Internship: Governor’s Office of Business and Economic Development
How is your host internship site organized in terms of teams, departments, or divisions? What is your office environment like, and how does the office structure contribute to effectively delivering services or accomplishing its agency mission?
During my summer internship experience with the USF McCarthy Fellows I have been lucky enough to be placed at the Governor’s Office of Business and Economic Development (Go-Biz), specifically in the International Affairs and Economic Development Unit. Even though their name is very long, what Go-Biz does can be described in a very succinct way: their job is to help grow business in California, in any way possible. Go-Biz was established almost two years ago by Governor Jerry Brown and his goal was to create one, single office to be the reference point for all-things-business in California. Before the Governor’s initiative to create the office, companies had to go through multiple agencies all over the state to get even the simplest of things done.
Because Go-Biz is the center of business on the government side of California, it has to perform a pretty vast array of tasks. Correspondingly, our office has a unit for most of the tasks we perform. There is a unit that we call Cal-Biz, which handles all business development ventures from in-state companies; a unit called Permits, which streamlines all the various permitting processes that go along with business growth; there is my unit, the international unit, which handles all companies or countries interested in increasing their trade with California; and there are a few others, but I will spare you some of the details.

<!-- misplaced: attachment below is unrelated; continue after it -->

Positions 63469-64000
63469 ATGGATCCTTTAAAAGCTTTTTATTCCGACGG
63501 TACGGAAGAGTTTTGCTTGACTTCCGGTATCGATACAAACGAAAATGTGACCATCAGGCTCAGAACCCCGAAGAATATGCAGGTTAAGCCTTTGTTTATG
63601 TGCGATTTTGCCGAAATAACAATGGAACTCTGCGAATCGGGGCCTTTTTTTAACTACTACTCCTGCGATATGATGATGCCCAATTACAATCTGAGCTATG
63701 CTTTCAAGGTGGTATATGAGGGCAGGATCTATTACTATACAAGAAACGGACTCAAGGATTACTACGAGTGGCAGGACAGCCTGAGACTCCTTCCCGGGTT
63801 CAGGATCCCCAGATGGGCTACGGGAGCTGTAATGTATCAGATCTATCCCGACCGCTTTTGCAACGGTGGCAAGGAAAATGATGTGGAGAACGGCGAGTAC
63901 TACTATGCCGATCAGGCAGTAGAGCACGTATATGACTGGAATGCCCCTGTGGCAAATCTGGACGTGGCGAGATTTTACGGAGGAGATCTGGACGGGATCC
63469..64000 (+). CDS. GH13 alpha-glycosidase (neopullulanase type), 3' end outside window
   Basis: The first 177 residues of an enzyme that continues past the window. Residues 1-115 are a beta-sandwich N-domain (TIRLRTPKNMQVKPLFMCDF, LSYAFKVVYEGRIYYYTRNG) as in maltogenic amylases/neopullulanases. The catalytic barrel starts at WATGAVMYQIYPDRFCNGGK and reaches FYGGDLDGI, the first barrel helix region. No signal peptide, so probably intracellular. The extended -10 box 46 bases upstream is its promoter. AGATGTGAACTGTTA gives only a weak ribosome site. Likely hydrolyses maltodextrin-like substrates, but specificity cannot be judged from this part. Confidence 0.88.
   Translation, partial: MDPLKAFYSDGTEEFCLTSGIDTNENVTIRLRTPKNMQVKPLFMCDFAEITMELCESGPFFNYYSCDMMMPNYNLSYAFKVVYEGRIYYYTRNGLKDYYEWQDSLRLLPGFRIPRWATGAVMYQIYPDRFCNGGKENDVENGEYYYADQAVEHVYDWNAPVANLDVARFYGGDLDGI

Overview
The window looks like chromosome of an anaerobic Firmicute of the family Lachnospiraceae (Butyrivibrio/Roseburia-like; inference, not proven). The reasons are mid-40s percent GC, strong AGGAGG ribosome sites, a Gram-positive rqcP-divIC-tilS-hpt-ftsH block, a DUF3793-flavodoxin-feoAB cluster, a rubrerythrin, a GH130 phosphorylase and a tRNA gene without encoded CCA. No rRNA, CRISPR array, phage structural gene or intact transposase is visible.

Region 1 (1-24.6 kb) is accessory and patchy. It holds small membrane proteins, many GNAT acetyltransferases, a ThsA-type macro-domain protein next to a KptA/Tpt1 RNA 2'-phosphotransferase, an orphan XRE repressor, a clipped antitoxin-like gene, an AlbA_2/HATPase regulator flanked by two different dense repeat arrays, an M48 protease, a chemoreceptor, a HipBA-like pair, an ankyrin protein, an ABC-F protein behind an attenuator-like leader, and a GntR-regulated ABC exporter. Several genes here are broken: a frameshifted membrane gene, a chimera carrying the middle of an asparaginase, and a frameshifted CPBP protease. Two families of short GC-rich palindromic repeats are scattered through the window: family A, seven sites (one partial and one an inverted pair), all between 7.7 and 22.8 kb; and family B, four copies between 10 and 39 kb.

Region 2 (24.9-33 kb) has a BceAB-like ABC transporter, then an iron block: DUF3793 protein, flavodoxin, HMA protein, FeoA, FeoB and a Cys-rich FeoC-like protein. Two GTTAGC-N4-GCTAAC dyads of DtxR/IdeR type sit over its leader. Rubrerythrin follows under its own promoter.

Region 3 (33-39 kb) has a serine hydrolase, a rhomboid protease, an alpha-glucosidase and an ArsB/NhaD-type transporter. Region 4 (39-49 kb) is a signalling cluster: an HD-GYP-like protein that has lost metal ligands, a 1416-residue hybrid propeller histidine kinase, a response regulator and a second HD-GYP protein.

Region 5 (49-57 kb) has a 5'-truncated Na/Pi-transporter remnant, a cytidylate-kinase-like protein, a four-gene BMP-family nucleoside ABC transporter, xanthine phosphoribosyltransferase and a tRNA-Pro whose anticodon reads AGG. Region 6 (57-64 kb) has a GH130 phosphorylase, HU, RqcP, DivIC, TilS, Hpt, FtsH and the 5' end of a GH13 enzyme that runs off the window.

The office has an interesting dynamic because each unit has its own separate office space within the building and we all have different purposes and jurisdictions, if you will. But at the same time, we all have a common goal of bettering the economy of California and our paths more than often intersect. Some days I will only see the people and interns that make up my unit, doing only international specific work. But other days, someone from Permits may need help with a translation, or Cal-Biz may have heard of an international company interested in expanding to California and we all work together to get the job done the right way. If I had to describe the dynamic with an example, I would say Go-Biz is like a baseball team. Unlike other sports, not all baseball players are on the field at the same time. Each player gets their time at the plate, so in many ways the game is all about the individual. Yet at the same time, all of these individual acts align within a common goal of getting a win. Go-Biz has a pretty great lineup that always goes to bat for businesses in the great state of California.